The New Urban Vandalism: Why Cities Are Destroying Graffiti
Contrary to developers' claims, graffiti isn't blight. Instead, it's a kind of public art form that benefits our cities.
Courtesy ShellyS via Flickr
Any day now, the rest of Shanghai’s Moganshan Lu graffiti wall, the only government-sanctioned space for graffiti art in the city, will be demolished to make way for new development. Part of the wall was destroyed in December; what remains is already past its demolition date. The space is notable not only for having drawn international artists and tourists, but as a space for artists and observers to interact.
New Yorkers will recognize the echo of 5Pointz, one that is being repeated in cities around the world with hot real estate markets, places like Paris and Berlin. These large-scale graffiti installations, typically in industrial, working-class neighborhoods, have been a victim of their own success, displaced by new developments that bring in higher end users at the expense of what came before, the process of gentrification.
It’s the new urban vandalism. It’s time we recognize it as such, and work to prevent it.
Gentrification is commonly understood as the removal of so-called “blighted” spaces in favor of development. But the graffiti art being erased is not blight; it’s neither the defacement of public property nor the tagging of territory. These large installations might more properly be termed “aerosol art,” to distinguish them from the phenomenon that cities spend millions trying to cover up and prevent.
Graffiti art is itself symbolic of a rediscovery of previously disinvested urban spaces that often served as cheap places for artists to live and work. Artists transformed these spaces and, in so doing, made them attractive for real estate development. When developers are, as Stephen Colbert jokes, terrified, simply terrified that vandals will come along and raise their property values, you know something important is at stake.
5Pointz was a graffiti mecca and one of New York’s quintessential landmarks. It will be torn down to make room for luxury condos.
Courtesy Amiga-Commodore via Flickr
Take the case of 5Pointz in New York. This iconic collection of graffiti covering an industrial building in Long Island City helped transform the neighborhood and the lives of those who created art there. It made the commute on the 7 train beautiful, a destination in itself, not to mention the millions of dollars that 5Pointz attracted through tourism and film and photo shoots. In November 2013, the building’s owner whitewashed the art in the dark of night in preparation for redevelopment into luxury apartments, a change made possible by the rezoning of much of New York’s industrial waterfront. Yes, the rezoning brought new development that brings in tax dollars, but it also cut the number of manufacturing jobs in half. The rezoning signaled the removal of the way of life that built the neighborhood and the city at large.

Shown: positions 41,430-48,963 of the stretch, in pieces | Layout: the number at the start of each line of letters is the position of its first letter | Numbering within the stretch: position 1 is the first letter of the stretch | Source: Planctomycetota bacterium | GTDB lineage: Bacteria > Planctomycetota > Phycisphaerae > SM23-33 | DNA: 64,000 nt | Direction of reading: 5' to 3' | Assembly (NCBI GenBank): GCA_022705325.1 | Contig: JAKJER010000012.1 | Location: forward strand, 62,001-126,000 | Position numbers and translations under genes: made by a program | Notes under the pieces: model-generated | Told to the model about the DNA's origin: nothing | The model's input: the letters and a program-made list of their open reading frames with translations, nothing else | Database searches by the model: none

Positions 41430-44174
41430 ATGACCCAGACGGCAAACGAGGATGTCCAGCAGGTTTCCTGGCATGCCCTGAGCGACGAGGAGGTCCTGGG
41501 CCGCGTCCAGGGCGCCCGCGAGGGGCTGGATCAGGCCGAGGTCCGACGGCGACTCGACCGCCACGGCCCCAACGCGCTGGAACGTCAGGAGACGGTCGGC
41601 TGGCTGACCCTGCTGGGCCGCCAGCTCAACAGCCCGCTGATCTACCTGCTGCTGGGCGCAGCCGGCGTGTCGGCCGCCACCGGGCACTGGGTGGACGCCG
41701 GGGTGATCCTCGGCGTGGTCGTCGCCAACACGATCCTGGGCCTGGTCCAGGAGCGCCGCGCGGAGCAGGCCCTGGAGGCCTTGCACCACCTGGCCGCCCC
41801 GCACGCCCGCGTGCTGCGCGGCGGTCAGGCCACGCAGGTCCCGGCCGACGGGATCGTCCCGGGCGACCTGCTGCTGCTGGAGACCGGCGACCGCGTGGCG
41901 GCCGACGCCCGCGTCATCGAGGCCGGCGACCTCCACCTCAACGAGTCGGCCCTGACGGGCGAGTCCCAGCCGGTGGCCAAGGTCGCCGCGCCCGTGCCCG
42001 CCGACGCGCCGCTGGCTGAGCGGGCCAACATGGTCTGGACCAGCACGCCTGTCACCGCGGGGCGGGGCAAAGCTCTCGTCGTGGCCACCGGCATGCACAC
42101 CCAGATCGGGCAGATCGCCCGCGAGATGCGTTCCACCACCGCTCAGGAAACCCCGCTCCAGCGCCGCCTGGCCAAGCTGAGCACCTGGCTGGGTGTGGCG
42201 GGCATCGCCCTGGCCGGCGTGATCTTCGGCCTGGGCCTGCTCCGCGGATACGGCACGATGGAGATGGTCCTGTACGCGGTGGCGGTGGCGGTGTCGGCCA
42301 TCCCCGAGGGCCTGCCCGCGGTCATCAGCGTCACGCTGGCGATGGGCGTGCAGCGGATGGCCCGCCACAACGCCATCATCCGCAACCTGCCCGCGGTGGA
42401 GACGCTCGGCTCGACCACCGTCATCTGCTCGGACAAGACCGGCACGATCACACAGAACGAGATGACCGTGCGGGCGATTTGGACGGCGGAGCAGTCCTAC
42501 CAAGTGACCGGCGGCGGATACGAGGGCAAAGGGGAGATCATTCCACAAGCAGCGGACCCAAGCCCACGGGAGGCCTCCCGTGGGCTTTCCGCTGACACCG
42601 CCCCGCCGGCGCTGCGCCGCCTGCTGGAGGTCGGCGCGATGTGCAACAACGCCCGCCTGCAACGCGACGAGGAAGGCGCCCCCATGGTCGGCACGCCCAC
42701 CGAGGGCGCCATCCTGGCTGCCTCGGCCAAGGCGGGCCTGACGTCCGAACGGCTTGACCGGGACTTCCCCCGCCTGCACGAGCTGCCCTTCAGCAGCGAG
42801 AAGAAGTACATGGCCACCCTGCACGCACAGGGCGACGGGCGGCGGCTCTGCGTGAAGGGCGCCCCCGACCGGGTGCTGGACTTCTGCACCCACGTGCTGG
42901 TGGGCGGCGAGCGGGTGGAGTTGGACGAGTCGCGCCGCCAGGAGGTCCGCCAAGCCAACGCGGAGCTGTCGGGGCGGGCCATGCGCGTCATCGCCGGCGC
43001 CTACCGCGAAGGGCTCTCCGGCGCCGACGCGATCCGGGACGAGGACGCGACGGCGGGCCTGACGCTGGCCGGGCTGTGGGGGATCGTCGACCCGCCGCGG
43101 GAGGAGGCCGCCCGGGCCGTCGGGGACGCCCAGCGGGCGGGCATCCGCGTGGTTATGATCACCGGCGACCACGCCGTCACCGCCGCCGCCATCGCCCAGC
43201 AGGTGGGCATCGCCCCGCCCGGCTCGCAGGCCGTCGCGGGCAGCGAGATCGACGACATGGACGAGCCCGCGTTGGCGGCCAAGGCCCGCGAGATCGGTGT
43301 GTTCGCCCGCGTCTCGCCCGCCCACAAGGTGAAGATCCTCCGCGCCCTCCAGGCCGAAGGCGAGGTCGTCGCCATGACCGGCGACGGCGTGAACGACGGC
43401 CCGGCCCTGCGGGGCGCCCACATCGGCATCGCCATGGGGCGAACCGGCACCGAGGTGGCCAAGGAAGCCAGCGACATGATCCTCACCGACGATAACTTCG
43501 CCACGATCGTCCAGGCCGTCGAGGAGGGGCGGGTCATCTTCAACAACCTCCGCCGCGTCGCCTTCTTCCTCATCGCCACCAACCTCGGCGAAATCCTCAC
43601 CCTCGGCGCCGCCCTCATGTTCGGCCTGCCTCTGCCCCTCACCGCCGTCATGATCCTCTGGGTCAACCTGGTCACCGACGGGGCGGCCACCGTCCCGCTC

A similar story played out in Berlin, where Tacheles, a former shopping arcade turned artists’ squat, was cleared in September 2012. Tacheles was an international tourist destination, a place where the possibility and excitement of the period following the fall of the Berlin wall was made palpable. Damaged in World War II, the building’s final death knell will be redevelopment. Other alternative businesses in the area are also being shut down because of complaints from the area’s new, wealthier residents. What replaces these may be more profitable, but won’t be nearly as interesting.
The Magasins Généraux in the outskirts of Paris has long been a destination for Paris’s graffiti artists. A headquarters for a French ad agency will take its place in 2016.
Courtesy Jeanne Menj via Flickr
In Paris, the destruction of the Magasins Généraux, planned for 2016, has taken a slightly different turn. This former warehouse in Pantin, a working-class suburb of Paris, will be replaced by a new headquarters for a French ad agency. The new owners have preserved the art by posting a virtual tour of it on a website. While preserving individual pieces of art, it does nothing to preserve spaces in which alternative visions of the city can survive. Pantin is being described as the Brooklyn of Paris. And Brooklyn has become a synonym for the rise of a hipsterdom that destroys urban authenticity.
Urban change is inevitable. But the way that change happens is always the result of specific policy and planning decisions. In order to preserve vibrant, mixed use cities, we must preserve affordable spaces for housing, working class jobs and the arts through tools like zoning. Cities have the ability to preserve the industrial, the alternative, the working class. Graffiti can happen anywhere, but once businesses and the working class are displaced, they’re gone for good. And the city is a lesser place for it.
Winifred Curran is an associate professor of geography at DePaul University. She is currently a Public Voices Fellow with the Op-Ed Project.